". . . But the past does not exist independently from the present. Indeed, the past is only past because there is a present, just as I can point to something over there only because I am here. But nothing is inherently over there or here. In that sense, the past has no content. The past -- or more accurately, pastness -- is a position. Thus, in no way can we identify the past as past." p. 15

". . . But we may want to keep in mind that deeds and words are not as distinguishable as often we presume. History does not belong only to its narrators, professional or amateur. While some of us debate what history is or was, others take it into their own hands." p. 153

Silencing the Past: Power and the Production of History (1995) by Michel-Rolph Trouillot

Saturday, October 25, 2008

Hank Williams's Breakfast Club Recordings

Hank Williams's daughter, Jett Williams, born 5 days after he died, was put out for adoption. But 3 months before she was born, Hank Williams had filed a paper with a court stating this baby born to Bobbie Jett was his child.

Jett Williams and Time-Life have put out the acetates of the singing spots he pre-recorded for the local home radio program, his early fifties Breakfast Club radio show, on Nashville’s WSM-AM station. He talks about the songs a bit, and patters with his Drifting Cowboys band. The boxed set is called The Unreleased Recordings of Hank Williams.

WSM-AM moved. The acetates were in boxes and discarded. A station employee, Les Leverett, rescued them, and later gave them to Jett Williams, as belonging to her.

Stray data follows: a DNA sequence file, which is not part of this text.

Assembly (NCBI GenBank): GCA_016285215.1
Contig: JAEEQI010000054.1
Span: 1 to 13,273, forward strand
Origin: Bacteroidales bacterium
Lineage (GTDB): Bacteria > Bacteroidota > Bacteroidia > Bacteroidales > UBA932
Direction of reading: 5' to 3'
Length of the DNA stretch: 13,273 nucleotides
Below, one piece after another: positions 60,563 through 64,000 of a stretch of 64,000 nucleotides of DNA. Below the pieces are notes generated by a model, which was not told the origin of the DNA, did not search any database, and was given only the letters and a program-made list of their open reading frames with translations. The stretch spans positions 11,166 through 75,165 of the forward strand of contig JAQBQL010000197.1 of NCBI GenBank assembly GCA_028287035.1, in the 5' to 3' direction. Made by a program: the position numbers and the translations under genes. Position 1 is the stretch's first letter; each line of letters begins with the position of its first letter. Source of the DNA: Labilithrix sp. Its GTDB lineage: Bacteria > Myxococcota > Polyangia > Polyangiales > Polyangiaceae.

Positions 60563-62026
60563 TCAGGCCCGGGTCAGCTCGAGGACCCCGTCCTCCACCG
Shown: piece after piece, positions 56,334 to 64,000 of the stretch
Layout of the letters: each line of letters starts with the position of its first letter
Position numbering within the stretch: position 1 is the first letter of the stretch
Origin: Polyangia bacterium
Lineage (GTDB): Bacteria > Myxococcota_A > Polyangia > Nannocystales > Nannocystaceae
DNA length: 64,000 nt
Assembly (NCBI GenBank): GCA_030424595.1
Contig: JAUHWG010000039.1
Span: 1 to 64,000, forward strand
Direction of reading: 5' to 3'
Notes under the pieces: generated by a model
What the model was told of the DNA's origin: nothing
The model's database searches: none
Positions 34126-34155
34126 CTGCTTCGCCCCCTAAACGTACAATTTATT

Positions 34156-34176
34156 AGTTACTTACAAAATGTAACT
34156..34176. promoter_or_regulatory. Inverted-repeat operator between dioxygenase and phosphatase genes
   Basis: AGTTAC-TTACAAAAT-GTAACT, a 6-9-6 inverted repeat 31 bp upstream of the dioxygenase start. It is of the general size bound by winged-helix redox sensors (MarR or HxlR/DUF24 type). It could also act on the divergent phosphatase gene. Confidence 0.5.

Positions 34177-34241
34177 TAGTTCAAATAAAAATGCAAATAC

Polygram and others, via chain of title claims, sued.

The courts, eventually, ruled these recordings were personal property of the family because they were not made with commercial, for profit, release in mind.

These are as moving as Hank Williams can be. I'm hearing "On Top of Old Smoky" now. It was one of Mom's favorite songs. That she actually got to the top of Old Smoky on a winter vacation driving south with Dad and an another couple when I turned 6 was always a meaningful memory for her.

Jett Williams says:

[ "In addition to Williams' best-known material, the recordings include 40 songs he was never known to have performed and others he never recorded commercially, including "Blue Eyes Crying in the Rain," "Cherokee Boogie" and "On Top of Old Smoky." ]


K. said...

I can't wait to hear these -- been champing at the bit since I read about them.

Foxessa said...

Me too!

But the release is going to be spaced out over several years, if I understand correctly. The first set has just come out -- again if I understand correctly.

I think we have a friend at Time-Life ....

Love, C.